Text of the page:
Mobile Menace Monday: Android Trojan raises xHelper

Mobile Menace Monday: Android Trojan raises xHelper

Back in May, we classified what we believed was just another generic Android/Trojan.Dropper, and moved on. We didn’t give this particular mobile malware much thought until months later, when we started noticing it had climbed onto our top 10 list of most detected mobile malware.

Henceforth, we feel a piece of mobile malware with such a high number of detections prompts a proper name and classification. Therefore, we now call it Android/Trojan.Dropper.xHelper. Furthermore, this prominent piece of malware deserves a closer look. Let’s discuss the finer points of this not-so-helpful xHelper.

Package name stealer

The first noticeable characteristic of xHelper is the use of stolen package names. It isn’t unusual for mobile malware to use the same package name of other legitimate apps. After all, the definition of a Trojan as it relates to mobile malware is pretending to be a legitimate app. However, the package names this Trojan has chosen is unusual.

To demonstrate, xHelper uses package names starting with “com.muf.” This package name is associated with a number of puzzle games found on Google Play, including a puzzle called New2048HD with the package name com.mufc.fireuvw. This simple game only had a little more than 10 installs at the time of this writing. Why this mobile malware is ripping off package names from such low-profile Android apps is a puzzle in itself. In contrast, most mobile Trojans rip off highly-popular package names.

Full-stealth vs semi-stealth

xHelper comes in two variants: full-stealth and semi-stealth.  The semi-stealth version is a bit more intriguing, so we’ll start with this one. On install, the behavior is as follows:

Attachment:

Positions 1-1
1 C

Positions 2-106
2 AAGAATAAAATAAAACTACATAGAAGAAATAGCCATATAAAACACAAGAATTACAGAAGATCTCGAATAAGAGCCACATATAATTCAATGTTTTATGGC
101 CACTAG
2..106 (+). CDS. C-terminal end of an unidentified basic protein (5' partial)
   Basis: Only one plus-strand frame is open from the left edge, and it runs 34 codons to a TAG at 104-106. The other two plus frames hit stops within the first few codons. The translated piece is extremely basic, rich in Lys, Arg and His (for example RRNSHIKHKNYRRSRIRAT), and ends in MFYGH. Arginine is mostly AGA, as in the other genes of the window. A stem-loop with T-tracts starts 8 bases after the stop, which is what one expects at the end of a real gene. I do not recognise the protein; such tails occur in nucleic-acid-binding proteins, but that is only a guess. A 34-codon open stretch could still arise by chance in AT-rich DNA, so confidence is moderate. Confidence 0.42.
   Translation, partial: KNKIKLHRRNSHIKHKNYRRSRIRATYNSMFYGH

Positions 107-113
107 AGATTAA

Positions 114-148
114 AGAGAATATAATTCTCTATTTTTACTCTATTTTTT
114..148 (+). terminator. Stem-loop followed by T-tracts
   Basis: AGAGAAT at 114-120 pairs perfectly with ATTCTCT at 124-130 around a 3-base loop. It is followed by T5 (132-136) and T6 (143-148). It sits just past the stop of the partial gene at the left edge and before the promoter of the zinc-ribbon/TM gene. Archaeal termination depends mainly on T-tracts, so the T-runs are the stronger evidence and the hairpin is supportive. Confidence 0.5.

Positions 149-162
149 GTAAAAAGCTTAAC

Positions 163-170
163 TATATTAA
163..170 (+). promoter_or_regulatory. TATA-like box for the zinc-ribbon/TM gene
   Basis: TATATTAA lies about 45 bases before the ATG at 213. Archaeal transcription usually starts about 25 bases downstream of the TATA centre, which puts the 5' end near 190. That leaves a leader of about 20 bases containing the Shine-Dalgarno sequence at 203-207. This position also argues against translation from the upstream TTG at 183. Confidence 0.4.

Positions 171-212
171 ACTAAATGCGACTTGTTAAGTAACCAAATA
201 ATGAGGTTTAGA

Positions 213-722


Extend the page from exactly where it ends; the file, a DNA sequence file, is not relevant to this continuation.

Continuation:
1. Creates an icon in notifications titled “xhelper”
  2. Does not create an app icon or a shortcut icon
  3. After a couple of minutes, starts adding more icons to notifications: [GameCenter] Free Game
    1. Press on either of these notifications, and it directs you to a website that allows you to play games directly via browser.
    2. These websites seem harmless, but surely the malware authors are collecting pay-for-click profit on each redirect.

The full-stealth version also avoids creating an app icon or shortcut icon, but it hides almost all traces of its existence otherwise. There are no icons created in notifications. The only evidence of its presence is a simple xhelper listing in the app info section.

Digging deeper into the dropper

Mobile Trojan droppers typically contain an APK within the original app that is dropped, or installed, onto the mobile device. The most common place these additional APKs are stored is within the Assets Directory.

In this case, xHelper is not using an APK file stored in the Assets Directory.  Instead, it’s a file that claims to be a JAR file, usually with the filename of xhelperdata.jar or firehelper.jar. However, try to open this JAR file in a Java decompiler/viewer, and you will receive an error.